Could the next Elder Scrolls game you play look like the screenshot below?  Euclideon is working to make that a reality with their new voxel engine.  The engine is strictly CPU based, similar to the long dead Larrabee architecture but with one major difference, currently they are capable of rendering 2000x1000 frames at around 32 FPS on a six-core processor.  They are properly referred to as frames because this is a point cloud solution, not pixel based.  They generated the images in the video you can see at The Tech Report by rendering 3D scans of real objects and locations but programmers will still be able to create scenes with Maya or 3ds Max.  Euclideon feels that they can still get a lot more performance out of a CPU with software refinements and are not planning on moving to GPU at this time.  With two unannounced games using this new engine in development it might be time to make sure your machine has at least 6 cores so that you can be ready for their launch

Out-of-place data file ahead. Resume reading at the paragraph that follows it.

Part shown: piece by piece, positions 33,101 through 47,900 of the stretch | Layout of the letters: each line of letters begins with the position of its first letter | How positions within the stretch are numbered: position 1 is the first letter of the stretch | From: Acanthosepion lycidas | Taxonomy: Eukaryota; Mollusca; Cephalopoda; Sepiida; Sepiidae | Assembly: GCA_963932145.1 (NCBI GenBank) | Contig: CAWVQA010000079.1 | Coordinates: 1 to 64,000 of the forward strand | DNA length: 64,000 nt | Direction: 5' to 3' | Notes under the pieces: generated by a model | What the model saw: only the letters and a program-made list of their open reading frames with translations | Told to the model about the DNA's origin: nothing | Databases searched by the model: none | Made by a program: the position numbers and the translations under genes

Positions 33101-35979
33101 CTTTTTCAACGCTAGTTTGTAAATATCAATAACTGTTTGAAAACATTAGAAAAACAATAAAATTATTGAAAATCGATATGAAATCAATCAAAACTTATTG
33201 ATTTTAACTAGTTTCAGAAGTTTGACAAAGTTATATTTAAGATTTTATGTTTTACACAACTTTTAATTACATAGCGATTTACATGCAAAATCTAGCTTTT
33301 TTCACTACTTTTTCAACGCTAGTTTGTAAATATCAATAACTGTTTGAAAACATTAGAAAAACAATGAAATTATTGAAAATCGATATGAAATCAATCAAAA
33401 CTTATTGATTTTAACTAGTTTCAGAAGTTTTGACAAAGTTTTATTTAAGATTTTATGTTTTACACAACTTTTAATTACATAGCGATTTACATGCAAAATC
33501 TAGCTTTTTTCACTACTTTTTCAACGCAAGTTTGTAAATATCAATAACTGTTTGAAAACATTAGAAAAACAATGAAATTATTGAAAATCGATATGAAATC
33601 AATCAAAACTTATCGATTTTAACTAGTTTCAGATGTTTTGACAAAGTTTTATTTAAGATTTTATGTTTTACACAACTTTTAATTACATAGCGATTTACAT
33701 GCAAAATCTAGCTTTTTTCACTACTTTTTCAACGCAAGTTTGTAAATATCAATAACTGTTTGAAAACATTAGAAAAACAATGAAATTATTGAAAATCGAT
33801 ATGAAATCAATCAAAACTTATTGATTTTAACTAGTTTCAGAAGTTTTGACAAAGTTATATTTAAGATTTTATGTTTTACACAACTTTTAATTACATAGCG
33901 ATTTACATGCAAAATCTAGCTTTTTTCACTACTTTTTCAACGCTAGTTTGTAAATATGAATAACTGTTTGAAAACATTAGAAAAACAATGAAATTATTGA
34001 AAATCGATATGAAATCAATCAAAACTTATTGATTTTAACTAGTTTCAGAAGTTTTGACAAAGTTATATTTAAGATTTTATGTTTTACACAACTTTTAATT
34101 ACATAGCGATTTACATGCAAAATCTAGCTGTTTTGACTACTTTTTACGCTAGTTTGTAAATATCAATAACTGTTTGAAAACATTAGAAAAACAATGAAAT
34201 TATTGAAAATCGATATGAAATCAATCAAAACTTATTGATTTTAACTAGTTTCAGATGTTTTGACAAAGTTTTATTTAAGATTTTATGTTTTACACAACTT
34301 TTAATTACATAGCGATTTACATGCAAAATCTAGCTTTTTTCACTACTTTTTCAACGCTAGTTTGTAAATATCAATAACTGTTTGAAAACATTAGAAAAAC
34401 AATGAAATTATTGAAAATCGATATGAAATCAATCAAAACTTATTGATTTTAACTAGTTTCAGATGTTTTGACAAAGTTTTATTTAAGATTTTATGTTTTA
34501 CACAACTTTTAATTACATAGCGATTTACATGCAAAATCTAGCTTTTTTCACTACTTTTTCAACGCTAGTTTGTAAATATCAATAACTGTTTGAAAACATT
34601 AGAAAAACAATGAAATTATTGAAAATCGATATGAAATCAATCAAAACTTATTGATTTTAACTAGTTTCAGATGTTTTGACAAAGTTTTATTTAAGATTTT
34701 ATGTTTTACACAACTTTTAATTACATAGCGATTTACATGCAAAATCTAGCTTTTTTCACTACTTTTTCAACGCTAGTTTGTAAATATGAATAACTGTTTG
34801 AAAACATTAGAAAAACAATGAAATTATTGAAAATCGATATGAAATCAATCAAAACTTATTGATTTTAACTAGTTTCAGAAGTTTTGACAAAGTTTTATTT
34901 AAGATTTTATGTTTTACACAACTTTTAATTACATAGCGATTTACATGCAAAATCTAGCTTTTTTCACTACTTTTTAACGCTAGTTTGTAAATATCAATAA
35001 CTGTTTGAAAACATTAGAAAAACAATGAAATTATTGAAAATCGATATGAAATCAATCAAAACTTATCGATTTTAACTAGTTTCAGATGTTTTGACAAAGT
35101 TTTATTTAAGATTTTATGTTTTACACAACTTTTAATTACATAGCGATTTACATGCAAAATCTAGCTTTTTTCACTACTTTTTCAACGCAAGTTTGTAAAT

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"We first heard about Euclideon back in 2011, when the company posted a video of a voxel-based rendering engine designed to enable environments with unlimited detail. This month, the firm made headlines again with a new video showing the latest iteration of is technology, which uses 3D scanners to capture real-world environments as point-cloud data. We spoke to Euclideon CEO Bruce Dell to find out more about these innovations—and about the first games based on them."

Here is some more Tech News from around the web:

Tech Talk

Eculideon's unlimited fiddly bits

Subject: General Tech | August 11, 2011 - 11:34 AM |
Tagged: infinite graphics, euclideon, particle cloud